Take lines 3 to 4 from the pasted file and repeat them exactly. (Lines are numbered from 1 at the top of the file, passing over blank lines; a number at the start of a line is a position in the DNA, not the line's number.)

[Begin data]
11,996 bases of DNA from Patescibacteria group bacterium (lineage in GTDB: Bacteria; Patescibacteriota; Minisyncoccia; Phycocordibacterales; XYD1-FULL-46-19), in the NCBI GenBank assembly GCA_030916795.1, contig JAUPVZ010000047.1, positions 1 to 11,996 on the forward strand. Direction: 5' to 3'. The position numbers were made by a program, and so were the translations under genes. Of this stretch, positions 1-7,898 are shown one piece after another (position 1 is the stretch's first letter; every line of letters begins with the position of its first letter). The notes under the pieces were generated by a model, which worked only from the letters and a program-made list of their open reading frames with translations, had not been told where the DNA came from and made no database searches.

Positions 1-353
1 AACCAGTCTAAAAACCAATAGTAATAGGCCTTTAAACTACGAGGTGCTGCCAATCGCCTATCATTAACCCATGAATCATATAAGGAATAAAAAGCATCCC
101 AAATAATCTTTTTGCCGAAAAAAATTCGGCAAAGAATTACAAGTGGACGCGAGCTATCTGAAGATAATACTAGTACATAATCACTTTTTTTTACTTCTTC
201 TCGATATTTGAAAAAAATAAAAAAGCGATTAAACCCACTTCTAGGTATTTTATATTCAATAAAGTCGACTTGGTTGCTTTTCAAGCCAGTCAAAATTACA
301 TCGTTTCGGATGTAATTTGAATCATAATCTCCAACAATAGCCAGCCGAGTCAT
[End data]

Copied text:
1 AACCAGTCTAAAAACCAATAGTAATAGGCCTTTAAACTACGAGGTGCTGCCAATCGCCTATCATTAACCCATGAATCATATAAGGAATAAAAAGCATCCC
101 AAATAATCTTTTTGCCGAAAAAAATTCGGCAAAGAATTACAAGTGGACGCGAGCTATCTGAAGATAATACTAGTACATAATCACTTTTTTTTACTTCTTC